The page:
Pancreatic cancer vaccines

 Cancer vaccines are not like normal vaccines, which prevent a disease. Cancer vaccines can be used to treat cancer by stimulating the immune cells to identify and kill cancer cells. The use of these vaccines is still in early stages.

Clinical trials

Clinical trials refer to those kinds of treatment which are not yet standardized. It is a part of research that aims to develop better strategies for the treatment of cancer. The patients may willingly participate in clinical trials.


Wolfgang CL, Corl F, Johnson PT, Edil BH, Horton KM, Schulick RD, Fishman EK. Pancreatic surgery for the radiologist, 2011: an illustrated review of classic and newer surgical techniques for pancreatic tumor resection. AJR Am J Roentgenol. 2011 Dec; 197(6):1343-50.

Katz MH, Fleming JB, Lee JE, Pisters PW. Current status of adjuvant therapy for pancreatic cancer. Oncologist. 2010; 15(11):1205-13.


Additional Resources:

American Cancer Society. Learn about Pancreatic Cancer. Access at: and select from the menu under “Choose a Cancer Topic.” Adetailed guide about pancreatic cancer can be printed as an Adobe Acrobat (.pdf) file.

National Cancer Institute. Pancreatic Cancer and Pancreatic Cancer: IsletCell. Access at: and click on “Types of Cancer.” The toppage of the sections links to patient versions of PDQ@ statements, clinicaltrial information, and other NCI publications on this topic.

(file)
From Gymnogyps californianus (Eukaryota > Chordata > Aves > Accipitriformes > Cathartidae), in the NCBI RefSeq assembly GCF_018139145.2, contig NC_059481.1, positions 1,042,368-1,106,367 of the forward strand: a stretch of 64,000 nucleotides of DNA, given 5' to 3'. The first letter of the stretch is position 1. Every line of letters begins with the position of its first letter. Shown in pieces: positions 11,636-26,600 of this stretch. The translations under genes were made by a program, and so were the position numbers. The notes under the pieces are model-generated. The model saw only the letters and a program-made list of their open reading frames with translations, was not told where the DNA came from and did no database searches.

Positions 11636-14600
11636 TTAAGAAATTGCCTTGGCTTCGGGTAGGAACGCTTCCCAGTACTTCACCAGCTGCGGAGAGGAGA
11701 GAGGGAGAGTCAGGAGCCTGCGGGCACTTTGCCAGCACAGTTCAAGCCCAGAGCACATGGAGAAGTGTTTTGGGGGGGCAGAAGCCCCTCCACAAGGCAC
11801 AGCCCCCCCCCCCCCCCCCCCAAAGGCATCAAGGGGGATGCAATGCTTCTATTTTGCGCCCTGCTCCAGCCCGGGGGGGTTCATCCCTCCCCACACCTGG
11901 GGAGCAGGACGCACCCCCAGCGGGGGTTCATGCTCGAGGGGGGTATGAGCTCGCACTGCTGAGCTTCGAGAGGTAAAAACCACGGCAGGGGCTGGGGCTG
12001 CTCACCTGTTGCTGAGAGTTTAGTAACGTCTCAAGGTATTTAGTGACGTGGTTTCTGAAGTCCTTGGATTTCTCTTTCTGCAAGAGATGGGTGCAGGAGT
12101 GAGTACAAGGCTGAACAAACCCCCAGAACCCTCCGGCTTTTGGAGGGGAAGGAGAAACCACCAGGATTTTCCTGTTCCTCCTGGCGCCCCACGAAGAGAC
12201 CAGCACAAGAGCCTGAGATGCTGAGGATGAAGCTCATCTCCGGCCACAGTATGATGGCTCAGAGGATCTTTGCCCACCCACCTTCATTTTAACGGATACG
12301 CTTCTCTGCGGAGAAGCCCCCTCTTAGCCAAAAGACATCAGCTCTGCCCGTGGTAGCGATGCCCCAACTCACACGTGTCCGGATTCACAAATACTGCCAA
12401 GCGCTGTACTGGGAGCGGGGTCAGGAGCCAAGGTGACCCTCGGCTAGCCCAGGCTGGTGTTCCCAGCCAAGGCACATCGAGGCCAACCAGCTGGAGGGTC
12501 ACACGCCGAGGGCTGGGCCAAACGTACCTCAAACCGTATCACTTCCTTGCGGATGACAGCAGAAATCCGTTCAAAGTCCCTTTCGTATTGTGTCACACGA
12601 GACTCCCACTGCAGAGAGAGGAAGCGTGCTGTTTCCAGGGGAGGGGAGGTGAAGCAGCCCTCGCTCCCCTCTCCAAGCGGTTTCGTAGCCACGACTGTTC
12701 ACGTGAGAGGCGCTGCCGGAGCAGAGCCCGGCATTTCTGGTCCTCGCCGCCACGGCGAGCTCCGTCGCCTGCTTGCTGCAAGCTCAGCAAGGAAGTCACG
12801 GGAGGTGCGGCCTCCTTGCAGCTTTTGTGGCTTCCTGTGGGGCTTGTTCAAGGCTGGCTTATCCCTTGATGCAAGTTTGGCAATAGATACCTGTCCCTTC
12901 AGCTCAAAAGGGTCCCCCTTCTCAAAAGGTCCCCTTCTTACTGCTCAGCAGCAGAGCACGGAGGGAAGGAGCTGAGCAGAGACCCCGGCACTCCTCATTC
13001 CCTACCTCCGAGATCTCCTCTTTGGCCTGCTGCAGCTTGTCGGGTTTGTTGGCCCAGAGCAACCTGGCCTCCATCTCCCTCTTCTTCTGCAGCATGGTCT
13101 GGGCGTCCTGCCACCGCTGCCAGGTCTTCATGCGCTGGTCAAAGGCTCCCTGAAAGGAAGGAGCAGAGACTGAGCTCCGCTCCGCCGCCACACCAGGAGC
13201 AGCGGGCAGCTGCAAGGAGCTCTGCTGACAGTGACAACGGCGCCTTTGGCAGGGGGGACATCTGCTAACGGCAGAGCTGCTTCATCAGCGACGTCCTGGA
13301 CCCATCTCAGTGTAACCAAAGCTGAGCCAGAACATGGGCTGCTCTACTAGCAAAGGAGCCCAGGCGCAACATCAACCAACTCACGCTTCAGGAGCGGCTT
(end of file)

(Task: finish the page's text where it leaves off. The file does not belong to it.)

People Living with Cancer. Pancreatic Cancer. Access at: www.plwc.organd click on “Cancer Type.” The PLWC oncologist-approved guide forpancreatic cancer can be printed in its entirety or by subtopic.

Pancreatic Cancer Action Network. Access at:  One section of the site offers comprehensive information about pancreatic cancer including treatment option side effects, diet and nutrition, end of life, finding a health care professional, and clinical trials. The section for caregivers features tips and advice for the caregiver and for those helping the caregiver.

This article was originally published on 7/12/2014 and last revision and update of it was 9/14/2015.